The Maine People’s Alliance (MPA) secured enough petition signatures to force the state’s legislature to take up the topic of increased home health care access to its residents. Part of the measure the MPA seeks is also to increase wages for the men and women who provide this level of care and support to aging and disabled people in their homes.
According to a news article published by Maine Public entitled, Group Turns [i]n Petitions [i]n Bid [t]o Expand Home Care Services [i]n Maine, written by Mal Leary:
“The progressive advocacy group the Maine People’s Alliance (MPA) has a filed petition with the Secretary of State to force consideration of a citizens’ initiative that outlines a major expansion of home-based care for seniors and the individuals with disabilities. The initiative also seeks to increase pay to the providers of those services. The proposal immediately drew criticism from business groups.
The initiative would be funded by a proposed payroll tax on those earning more than $127,000 per year. The MPA says it filed 67,000 signatures with the Secretary of State. Just over 61,000 signatures are needed to force the legislature to consider the proposal.”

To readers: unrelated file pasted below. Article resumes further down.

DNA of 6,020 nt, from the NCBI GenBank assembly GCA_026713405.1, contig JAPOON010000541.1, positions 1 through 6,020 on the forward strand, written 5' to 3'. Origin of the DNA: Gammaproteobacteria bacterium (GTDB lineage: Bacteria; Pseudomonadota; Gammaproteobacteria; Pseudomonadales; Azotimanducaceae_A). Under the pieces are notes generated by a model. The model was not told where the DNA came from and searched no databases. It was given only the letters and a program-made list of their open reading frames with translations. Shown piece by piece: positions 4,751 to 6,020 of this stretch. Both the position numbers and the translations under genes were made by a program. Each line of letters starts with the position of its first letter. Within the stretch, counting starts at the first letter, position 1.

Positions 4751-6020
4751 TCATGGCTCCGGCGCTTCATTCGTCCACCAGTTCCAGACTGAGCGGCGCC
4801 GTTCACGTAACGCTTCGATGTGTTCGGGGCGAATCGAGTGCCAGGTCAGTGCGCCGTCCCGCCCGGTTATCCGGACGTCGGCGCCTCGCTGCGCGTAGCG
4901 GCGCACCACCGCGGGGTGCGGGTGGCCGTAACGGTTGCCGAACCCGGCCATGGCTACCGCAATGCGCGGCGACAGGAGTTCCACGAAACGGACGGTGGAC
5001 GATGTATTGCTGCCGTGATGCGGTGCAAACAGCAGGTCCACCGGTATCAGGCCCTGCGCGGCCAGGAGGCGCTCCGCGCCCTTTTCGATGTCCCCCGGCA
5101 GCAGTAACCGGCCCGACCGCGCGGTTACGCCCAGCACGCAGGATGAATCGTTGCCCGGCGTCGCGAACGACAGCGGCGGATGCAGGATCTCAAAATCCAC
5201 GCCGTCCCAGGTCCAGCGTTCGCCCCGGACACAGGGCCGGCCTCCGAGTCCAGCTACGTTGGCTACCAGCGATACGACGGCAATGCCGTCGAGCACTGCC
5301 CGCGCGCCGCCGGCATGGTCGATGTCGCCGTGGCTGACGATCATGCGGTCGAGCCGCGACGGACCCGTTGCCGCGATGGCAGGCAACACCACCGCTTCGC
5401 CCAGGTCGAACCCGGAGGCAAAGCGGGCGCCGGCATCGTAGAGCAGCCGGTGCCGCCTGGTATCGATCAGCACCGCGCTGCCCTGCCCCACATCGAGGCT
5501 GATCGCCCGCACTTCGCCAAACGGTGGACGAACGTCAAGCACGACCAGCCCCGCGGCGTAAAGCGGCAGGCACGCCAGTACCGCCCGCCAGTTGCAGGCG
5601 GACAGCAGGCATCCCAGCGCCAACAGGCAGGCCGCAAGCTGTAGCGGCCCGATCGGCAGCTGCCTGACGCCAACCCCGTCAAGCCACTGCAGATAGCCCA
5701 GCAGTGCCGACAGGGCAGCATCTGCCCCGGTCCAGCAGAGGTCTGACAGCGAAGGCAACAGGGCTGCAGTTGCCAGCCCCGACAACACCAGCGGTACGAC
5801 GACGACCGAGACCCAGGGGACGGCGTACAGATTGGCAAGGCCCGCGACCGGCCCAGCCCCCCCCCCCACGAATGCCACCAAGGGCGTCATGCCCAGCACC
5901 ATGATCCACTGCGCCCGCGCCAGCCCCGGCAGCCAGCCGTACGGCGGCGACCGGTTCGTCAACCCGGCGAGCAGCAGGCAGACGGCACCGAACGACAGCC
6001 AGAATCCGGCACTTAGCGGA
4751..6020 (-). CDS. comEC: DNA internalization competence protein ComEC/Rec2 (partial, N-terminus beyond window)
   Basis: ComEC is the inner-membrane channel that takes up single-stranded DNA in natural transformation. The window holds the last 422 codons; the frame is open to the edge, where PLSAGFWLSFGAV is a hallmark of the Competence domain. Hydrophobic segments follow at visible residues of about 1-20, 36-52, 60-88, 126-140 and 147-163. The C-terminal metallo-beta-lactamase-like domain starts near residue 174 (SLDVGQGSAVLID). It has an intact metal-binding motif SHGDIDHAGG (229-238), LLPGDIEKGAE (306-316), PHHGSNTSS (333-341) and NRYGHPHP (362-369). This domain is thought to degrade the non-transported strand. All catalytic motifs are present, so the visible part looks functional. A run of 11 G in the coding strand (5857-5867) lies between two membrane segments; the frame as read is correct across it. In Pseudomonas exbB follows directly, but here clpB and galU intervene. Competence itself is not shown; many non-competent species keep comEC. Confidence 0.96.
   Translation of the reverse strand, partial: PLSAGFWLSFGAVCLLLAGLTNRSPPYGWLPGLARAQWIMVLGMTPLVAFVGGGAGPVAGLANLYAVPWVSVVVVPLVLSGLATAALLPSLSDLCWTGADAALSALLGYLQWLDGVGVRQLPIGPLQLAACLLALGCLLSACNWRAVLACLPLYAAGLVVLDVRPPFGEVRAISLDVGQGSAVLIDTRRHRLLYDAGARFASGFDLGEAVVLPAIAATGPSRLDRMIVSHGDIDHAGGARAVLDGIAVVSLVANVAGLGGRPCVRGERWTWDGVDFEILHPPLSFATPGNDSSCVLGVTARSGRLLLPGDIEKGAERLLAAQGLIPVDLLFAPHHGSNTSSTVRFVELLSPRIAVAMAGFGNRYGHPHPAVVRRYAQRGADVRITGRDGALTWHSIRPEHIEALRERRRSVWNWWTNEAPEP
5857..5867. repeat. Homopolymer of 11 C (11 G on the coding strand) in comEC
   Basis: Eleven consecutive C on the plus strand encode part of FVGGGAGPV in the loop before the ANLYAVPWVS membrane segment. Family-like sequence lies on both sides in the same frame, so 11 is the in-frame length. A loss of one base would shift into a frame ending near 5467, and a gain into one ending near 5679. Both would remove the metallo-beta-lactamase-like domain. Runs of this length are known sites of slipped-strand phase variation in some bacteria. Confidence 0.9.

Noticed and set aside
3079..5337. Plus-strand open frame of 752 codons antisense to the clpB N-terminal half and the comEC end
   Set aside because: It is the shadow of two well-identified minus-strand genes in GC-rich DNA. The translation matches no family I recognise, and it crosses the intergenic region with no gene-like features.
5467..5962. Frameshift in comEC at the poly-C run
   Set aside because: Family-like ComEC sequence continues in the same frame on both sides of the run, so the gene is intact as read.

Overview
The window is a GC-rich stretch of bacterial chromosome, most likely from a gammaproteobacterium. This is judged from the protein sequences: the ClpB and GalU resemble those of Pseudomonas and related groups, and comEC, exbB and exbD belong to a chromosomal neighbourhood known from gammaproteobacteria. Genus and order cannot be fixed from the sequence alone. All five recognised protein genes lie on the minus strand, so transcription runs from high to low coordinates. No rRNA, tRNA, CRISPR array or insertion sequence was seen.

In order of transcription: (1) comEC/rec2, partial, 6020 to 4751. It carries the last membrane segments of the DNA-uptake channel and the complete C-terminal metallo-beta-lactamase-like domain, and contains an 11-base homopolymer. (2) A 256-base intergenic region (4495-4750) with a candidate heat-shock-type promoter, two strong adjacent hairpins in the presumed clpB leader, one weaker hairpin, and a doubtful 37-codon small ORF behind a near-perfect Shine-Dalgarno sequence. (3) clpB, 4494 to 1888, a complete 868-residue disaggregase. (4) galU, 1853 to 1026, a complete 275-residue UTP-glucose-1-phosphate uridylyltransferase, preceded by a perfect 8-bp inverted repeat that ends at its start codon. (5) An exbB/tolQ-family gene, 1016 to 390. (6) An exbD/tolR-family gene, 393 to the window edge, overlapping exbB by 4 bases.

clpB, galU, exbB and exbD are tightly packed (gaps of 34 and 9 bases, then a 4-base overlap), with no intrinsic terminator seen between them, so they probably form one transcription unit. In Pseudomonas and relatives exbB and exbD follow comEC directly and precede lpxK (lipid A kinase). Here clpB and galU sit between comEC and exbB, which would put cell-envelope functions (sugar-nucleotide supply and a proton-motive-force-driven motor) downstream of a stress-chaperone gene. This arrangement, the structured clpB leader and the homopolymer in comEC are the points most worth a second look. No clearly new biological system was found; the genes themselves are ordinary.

As appears standard operating procedure among groups advocating for more social services or an increase in wages, the proposal would target those considered wealthy, or families, households, and businesses earning more than $127,000 per year. According to David Clough, the State Director of the National Federal of Independent Businesses, that’s going to impact jobs and the economy overall.
There was no note in the petition about just how much taxes would need to be raised on this earnings bracket to cover the estimated $130 million more the state would need to provide in home care for every resident who required it, and to raise wages. The MPA didn’t make a formal declaration about what would be considered acceptable with regard to wages for home care workers.
As David Clough noted, “Once the taxpayers get an understanding of what the implications are, what this is all leading to, how expensive it’s going to be, and what the cost is going to be paid in lost jobs, lost businesses and opportunity, they will not support this at the ballot box.”
It’s expected that, should all signatures be verified, the legislature will send the question to the voters. The Secretary of State has 30 days to review the petition. David Clough and others hope there will be adequate time for a public hearing so the residents, the taxpayers, can understand how passage of this legislature will affect the state.
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